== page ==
The heritage of the Catholic past can be read in the practices of flagellation, illustrated by the mortifications of the flesh Marie of the Incarnation and her son Claude Martin inflicted on themselves in the XVIIth century. We also find the bodily inscription of stigmata of the Passion, and mystical anorexia ; the latter prefigures, within the framework of mystic Catholic virtuosity, the mental anorexia which is its secular version, and is now considered to be one of the major pathologies of adolescence. The link between adolescent self-mutilation and anorexia is well known to epidemiologists.
In the area of « post-modernity », scarifying practices are tied in a certain way with Medieval Catholicism through currents such as the « Ghotik », for example, when the singer Marilyn Manson uses Grüneweld’s painting of the Crucifixion as an emblem in a quasi-expressionistic way. The words of youngsters who engage in these practices show a wish to flee an uninhabitable world. However, it is necessary to distinguish clearly the different institutional settings where these adolescents live : family or group homes. In a penal setting, even adults scarify and burn themselves to « deal with » their existential distress.
Finally, this reflection leads to a question dear to the media : are we witnessing a « return of the religious » ? On the contrary, it is a radical decline in the control exercised over the French population by what was once the dominant « religiousness », that of the Catholic church. The dogma repeatedly asserted by the Magisterium is more and more lacking in credibility, which enables one to re-employ its scattered pieces without subscribing to its system of dogma, as we see in the current fashion of having a personal relationship with one’s « guardian angel ». It is the same with the satanism of young « goths »… Moreover, this does not lead to institutionalized ceremonies, but to private rituals that are a cry of suffering addressed to a heaven with a loving ear.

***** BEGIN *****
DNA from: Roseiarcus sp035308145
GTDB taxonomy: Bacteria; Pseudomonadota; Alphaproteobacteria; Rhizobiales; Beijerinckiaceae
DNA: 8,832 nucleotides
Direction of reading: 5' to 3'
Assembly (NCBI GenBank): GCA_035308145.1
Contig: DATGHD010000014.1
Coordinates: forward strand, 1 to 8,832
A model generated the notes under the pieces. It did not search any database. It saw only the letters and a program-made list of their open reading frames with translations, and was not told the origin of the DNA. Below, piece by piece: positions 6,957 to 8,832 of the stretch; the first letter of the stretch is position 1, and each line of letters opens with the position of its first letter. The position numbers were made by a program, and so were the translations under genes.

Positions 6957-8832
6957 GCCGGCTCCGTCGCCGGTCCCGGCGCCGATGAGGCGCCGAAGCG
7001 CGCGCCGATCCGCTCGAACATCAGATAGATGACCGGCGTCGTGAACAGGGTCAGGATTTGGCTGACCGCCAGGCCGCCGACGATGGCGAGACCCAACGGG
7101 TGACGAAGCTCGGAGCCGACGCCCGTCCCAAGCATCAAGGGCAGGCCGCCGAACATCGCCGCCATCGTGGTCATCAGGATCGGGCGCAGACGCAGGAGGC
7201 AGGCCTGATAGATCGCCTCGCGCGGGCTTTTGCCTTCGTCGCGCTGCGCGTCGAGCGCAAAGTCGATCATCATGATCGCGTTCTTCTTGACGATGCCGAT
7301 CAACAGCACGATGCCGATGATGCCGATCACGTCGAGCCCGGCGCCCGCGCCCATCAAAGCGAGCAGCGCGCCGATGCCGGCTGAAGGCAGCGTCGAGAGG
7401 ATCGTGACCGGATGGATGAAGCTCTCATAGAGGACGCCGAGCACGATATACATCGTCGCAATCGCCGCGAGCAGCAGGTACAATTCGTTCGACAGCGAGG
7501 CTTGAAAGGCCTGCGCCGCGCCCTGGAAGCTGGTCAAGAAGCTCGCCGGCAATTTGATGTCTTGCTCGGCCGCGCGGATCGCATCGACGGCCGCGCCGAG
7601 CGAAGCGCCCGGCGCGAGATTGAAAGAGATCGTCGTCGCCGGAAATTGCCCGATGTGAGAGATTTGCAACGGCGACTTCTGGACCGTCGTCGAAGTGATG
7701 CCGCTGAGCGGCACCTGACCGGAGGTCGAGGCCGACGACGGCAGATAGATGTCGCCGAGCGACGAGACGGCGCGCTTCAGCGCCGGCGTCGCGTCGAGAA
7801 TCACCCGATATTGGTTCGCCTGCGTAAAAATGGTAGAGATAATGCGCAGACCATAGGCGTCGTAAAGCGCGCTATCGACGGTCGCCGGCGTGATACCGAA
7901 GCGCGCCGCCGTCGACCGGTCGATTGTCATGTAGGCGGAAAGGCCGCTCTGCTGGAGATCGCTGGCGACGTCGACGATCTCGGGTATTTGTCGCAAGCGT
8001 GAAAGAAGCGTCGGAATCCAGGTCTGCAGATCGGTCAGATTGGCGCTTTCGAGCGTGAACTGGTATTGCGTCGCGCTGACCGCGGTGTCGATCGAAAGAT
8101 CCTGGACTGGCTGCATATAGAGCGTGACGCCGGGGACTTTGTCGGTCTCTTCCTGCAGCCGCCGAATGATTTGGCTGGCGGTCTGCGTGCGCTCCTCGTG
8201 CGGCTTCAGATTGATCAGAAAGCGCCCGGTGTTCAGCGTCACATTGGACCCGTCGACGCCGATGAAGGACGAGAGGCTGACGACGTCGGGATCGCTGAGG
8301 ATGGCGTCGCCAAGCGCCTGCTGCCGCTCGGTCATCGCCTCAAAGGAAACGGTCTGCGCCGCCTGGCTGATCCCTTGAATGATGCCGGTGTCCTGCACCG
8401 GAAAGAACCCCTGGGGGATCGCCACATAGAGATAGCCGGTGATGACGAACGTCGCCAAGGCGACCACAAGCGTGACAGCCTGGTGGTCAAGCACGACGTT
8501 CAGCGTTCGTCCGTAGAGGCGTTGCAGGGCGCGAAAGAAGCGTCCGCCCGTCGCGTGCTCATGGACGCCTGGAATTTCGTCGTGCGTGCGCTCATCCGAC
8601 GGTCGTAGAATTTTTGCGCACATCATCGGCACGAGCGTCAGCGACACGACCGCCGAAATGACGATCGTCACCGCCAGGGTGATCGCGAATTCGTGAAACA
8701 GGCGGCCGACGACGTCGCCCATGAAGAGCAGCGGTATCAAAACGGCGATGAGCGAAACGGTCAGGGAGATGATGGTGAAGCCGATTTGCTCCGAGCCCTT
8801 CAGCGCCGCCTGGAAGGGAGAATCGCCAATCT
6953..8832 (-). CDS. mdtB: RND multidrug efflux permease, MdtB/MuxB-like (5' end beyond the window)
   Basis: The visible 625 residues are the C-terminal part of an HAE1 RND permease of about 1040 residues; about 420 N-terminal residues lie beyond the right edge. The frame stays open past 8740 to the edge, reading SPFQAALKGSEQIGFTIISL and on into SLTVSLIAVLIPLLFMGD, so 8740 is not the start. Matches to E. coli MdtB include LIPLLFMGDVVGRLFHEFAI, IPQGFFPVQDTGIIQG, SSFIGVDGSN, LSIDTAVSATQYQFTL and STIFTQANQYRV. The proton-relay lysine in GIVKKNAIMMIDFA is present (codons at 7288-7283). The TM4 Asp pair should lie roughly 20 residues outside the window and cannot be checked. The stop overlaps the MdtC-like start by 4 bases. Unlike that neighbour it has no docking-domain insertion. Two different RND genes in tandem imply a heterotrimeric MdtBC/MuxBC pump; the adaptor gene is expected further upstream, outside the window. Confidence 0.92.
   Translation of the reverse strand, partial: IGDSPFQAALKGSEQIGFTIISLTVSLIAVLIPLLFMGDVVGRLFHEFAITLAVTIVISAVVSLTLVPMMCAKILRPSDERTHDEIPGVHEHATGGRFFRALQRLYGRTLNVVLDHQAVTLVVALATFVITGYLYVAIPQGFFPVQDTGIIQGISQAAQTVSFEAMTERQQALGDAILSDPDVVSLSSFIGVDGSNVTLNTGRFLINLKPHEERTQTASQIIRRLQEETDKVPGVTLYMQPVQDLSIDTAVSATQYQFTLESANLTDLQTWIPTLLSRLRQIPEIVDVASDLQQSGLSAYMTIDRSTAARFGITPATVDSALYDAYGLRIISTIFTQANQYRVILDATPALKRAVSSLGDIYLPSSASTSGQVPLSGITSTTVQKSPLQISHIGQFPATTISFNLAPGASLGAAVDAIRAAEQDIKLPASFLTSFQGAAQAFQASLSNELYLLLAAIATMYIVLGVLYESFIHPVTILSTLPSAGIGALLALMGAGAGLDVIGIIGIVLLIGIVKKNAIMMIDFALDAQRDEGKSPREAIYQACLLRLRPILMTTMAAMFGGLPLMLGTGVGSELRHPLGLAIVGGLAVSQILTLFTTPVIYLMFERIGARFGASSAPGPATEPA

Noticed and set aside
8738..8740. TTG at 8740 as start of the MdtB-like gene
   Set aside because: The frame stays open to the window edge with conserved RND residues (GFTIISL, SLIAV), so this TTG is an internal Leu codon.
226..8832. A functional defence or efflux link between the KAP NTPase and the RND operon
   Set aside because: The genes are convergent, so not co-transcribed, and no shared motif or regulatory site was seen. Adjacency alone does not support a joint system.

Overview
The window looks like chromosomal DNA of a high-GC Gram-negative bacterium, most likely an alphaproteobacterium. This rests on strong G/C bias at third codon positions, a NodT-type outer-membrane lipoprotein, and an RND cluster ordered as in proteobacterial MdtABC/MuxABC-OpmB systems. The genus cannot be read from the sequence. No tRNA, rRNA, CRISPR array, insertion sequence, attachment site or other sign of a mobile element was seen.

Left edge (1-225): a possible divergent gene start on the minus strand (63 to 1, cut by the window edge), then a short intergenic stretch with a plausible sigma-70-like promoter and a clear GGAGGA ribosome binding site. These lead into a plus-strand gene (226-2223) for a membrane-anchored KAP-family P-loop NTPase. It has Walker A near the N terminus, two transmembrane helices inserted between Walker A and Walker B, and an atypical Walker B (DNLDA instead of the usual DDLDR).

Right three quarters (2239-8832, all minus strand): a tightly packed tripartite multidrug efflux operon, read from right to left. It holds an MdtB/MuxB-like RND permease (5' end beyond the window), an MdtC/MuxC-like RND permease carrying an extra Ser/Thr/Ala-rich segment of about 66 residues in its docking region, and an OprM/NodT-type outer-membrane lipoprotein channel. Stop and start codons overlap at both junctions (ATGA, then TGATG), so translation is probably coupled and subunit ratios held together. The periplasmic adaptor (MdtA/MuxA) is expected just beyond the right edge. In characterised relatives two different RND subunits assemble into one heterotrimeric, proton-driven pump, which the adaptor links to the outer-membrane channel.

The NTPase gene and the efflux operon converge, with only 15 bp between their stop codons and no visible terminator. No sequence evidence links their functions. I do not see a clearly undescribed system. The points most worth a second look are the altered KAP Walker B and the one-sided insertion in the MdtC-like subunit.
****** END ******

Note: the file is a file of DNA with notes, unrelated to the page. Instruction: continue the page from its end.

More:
In this article, the authors reflect on the masochistic dimension of scarification practices. The displayed erogenous masochism reveals a deficiency of the pre-conscious processes in containing the pulsional pressure through the reversal of feminine passivity into self-agressive activity. The identification to a feminine position which connect eroticism with masochism is reduced to practices of incorporation of unfading signs wich themselves indicate the absence of introjection of the object qualities. These behaviours reveal an impossible hysterisation of intrapsychic conflicts, but also indicate chances of overtaking this conflict initiated by the emergence of puberty and their subjectivation.
Using their work with an adolescent girl who scarifies herself, the authors suggest that passages to the act involving the body be read as an attempt, differentiated by practice, to construct an object of desire. The scarifications carry out this operation by means of cutting, while piercing sustains it through drive excitation, which translates a differentiated relation between the subject and the Other.
In adolescence the body becomes a projection surface that one must control by adorning it, concealing it, abusing it, etc. Existence is a matter of skin, a question of the frontier between inside and outside. Cutting into the body brings suffering to the surface of oneself, where it becomes visible and controllable; it is much more an act of passage than a passage to the act